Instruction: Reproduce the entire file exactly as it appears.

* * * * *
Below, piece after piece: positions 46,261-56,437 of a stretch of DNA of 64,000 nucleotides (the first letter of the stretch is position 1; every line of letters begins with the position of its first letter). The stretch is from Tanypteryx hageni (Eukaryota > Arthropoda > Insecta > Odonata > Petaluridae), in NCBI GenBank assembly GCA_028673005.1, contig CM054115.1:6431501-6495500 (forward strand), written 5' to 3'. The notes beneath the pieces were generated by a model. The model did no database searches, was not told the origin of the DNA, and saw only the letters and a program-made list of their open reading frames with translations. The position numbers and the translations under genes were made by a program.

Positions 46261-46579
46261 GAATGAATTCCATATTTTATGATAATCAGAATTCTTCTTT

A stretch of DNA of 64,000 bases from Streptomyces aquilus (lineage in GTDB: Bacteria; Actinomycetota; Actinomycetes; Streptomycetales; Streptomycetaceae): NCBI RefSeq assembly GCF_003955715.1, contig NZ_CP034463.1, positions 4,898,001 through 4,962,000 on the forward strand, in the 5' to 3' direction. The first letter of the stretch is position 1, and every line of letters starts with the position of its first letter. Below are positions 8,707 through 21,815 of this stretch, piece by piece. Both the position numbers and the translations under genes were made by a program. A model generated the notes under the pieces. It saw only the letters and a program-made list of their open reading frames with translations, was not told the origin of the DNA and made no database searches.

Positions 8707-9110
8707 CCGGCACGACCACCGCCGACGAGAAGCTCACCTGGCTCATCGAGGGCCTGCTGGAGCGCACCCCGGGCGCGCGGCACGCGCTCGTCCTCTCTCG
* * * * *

Below, piece after piece: positions 46,261-56,437 of a stretch of DNA of 64,000 nucleotides (the first letter of the stretch is position 1; every line of letters begins with the position of its first letter). The stretch is from Tanypteryx hageni (Eukaryota > Arthropoda > Insecta > Odonata > Petaluridae), in NCBI GenBank assembly GCA_028673005.1, contig CM054115.1:6431501-6495500 (forward strand), written 5' to 3'. The notes beneath the pieces were generated by a model. The model did no database searches, was not told the origin of the DNA, and saw only the letters and a program-made list of their open reading frames with translations. The position numbers and the translations under genes were made by a program.

Positions 46261-46579
46261 GAATGAATTCCATATTTTATGATAATCAGAATTCTTCTTT

A stretch of DNA of 64,000 bases from Streptomyces aquilus (lineage in GTDB: Bacteria; Actinomycetota; Actinomycetes; Streptomycetales; Streptomycetaceae): NCBI RefSeq assembly GCF_003955715.1, contig NZ_CP034463.1, positions 4,898,001 through 4,962,000 on the forward strand, in the 5' to 3' direction. The first letter of the stretch is position 1, and every line of letters starts with the position of its first letter. Below are positions 8,707 through 21,815 of this stretch, piece by piece. Both the position numbers and the translations under genes were made by a program. A model generated the notes under the pieces. It saw only the letters and a program-made list of their open reading frames with translations, was not told the origin of the DNA and made no database searches.

Positions 8707-9110
8707 CCGGCACGACCACCGCCGACGAGAAGCTCACCTGGCTCATCGAGGGCCTGCTGGAGCGCACCCCGGGCGCGCGGCACGCGCTCGTCCTCTCTCG